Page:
B.C. mining CEO resigns after two executives convicted of involuntary manslaughter
Vancouver-based Trevali criticized for death of 8 workers in Burkina Faso
Trevali Mining Corp. says its president and chief executive, as well as its chief operating officer, have both resigned.
The Vancouver-based miner says Ricus Grimbeek, who has served as CEO since 2019, will step away from the company. It says chief operating officer Derek du Preez will also depart effective Oct. 14.
Trevali also says the Supreme Court of British Columbia has approved the company's application for a sales and investment solicitation process for its wholly owned Caribou Mine in New Brunswick, as well as its 90 per cent interest in the Rosh Pinah Mine in Namibia.
Trevali filed for creditor protection under the CCAA (Companies' Creditor Protection Act) in August.
As a result, the Toronto Stock Exchange has suspended trading of Trevali's shares. The company's common shares will be delisted at the close of the market on Oct. 3.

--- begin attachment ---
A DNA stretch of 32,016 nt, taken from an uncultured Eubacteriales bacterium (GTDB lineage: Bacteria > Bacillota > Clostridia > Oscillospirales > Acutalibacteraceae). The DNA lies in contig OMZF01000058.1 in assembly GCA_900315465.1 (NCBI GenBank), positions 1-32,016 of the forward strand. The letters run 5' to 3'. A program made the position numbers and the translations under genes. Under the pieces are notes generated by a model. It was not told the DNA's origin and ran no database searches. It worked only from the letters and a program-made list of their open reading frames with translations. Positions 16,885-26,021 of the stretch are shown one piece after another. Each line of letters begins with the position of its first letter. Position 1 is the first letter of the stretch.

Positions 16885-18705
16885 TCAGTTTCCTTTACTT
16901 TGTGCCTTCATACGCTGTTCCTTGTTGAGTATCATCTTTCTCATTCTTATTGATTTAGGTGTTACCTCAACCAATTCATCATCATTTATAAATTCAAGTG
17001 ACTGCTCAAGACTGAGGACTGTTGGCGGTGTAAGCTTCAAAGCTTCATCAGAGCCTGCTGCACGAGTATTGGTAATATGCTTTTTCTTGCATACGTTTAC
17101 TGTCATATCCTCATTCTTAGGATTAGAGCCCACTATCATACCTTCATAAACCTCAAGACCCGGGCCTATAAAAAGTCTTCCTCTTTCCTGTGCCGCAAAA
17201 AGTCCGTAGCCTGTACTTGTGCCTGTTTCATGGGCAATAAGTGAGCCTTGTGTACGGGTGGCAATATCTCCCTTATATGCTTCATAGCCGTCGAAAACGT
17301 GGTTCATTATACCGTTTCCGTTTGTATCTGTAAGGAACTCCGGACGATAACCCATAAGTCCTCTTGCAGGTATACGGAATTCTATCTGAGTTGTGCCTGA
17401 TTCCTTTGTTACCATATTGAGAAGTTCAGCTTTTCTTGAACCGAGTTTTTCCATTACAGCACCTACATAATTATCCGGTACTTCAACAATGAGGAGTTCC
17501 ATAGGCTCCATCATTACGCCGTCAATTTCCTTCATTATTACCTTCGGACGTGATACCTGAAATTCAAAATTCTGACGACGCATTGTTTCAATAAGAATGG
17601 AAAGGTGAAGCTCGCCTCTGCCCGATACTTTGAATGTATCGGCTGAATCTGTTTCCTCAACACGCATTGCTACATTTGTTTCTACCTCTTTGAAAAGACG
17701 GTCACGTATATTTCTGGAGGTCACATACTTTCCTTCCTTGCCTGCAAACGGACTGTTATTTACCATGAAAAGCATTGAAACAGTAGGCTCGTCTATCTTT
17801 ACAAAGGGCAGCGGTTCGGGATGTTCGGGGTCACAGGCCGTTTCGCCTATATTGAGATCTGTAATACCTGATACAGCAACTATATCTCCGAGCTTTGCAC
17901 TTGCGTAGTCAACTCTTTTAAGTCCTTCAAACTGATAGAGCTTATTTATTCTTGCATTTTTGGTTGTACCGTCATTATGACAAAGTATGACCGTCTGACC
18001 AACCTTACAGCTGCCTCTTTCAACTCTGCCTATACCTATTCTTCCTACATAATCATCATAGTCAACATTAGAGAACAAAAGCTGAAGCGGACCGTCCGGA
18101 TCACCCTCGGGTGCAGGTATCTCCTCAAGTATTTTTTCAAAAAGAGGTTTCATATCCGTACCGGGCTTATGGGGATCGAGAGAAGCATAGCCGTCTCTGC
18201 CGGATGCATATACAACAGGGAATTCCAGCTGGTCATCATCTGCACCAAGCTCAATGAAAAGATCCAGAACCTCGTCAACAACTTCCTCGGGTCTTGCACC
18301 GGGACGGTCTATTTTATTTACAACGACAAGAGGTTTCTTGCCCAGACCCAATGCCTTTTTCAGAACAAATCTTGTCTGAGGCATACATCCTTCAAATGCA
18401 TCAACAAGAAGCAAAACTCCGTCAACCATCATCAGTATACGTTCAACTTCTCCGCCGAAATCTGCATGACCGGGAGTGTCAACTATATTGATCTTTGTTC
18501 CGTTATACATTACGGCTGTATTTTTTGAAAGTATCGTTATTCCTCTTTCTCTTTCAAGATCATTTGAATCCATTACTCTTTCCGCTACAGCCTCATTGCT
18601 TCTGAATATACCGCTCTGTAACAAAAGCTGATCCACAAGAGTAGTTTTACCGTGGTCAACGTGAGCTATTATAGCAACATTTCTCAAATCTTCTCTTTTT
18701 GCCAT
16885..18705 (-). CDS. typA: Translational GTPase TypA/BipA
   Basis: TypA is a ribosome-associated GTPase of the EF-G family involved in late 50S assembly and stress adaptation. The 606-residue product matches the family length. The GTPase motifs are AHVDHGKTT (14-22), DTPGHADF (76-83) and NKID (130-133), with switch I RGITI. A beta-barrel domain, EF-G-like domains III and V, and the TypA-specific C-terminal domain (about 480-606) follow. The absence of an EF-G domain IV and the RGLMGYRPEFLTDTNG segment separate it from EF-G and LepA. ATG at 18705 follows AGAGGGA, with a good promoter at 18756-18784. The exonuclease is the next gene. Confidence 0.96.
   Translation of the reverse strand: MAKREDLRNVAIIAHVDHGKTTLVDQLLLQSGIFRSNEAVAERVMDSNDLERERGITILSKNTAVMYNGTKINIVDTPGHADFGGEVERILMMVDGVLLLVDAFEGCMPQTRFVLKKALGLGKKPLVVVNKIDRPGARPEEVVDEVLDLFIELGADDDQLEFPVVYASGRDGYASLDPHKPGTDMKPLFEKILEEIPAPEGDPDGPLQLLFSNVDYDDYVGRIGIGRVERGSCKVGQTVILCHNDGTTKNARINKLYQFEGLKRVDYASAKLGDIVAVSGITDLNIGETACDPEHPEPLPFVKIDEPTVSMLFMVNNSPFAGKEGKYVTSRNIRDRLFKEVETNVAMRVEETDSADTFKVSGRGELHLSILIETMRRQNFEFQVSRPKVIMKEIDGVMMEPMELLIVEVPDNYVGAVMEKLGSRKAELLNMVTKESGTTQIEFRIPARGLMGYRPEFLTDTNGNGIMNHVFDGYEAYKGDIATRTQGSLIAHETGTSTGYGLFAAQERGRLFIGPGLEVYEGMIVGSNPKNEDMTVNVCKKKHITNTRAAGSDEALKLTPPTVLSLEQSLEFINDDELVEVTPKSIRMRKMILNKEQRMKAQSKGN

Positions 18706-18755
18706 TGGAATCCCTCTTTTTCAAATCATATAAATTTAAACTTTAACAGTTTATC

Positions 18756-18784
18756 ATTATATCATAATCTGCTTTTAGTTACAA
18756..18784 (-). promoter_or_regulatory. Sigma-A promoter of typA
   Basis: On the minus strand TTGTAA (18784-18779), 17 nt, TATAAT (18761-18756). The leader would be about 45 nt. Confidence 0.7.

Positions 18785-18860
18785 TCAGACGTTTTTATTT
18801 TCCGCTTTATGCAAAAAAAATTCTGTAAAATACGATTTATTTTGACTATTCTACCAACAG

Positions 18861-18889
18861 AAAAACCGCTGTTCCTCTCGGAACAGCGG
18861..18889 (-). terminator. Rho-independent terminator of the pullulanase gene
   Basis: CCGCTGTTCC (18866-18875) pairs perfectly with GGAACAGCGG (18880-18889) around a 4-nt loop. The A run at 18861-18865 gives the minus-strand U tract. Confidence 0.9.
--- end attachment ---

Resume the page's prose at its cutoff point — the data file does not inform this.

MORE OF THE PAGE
Earlier this week, Trevali confirmed that two of its executives have been convicted of involuntary manslaughter in Burkina Faso in the wake of a flooding disaster at the company's Perkoa Mine that killed eight workers.
Eight workers killed
On April 16, workers were trapped more than 500 metres below the surface of the mine after heavy rain caused flash flooding.
Pumping equipment had to be imported from other countries, including Ghana and South Africa, which prompted questions about how prepared for a disaster the company was.
Perkoa mine manager Hein Frey, who is South African and worked for Trevali, received a 24-month suspended sentence.
Daryl Christensen, who is South African and a manager with Trevali's contractor Byrnecut, received a 12-month suspended sentence.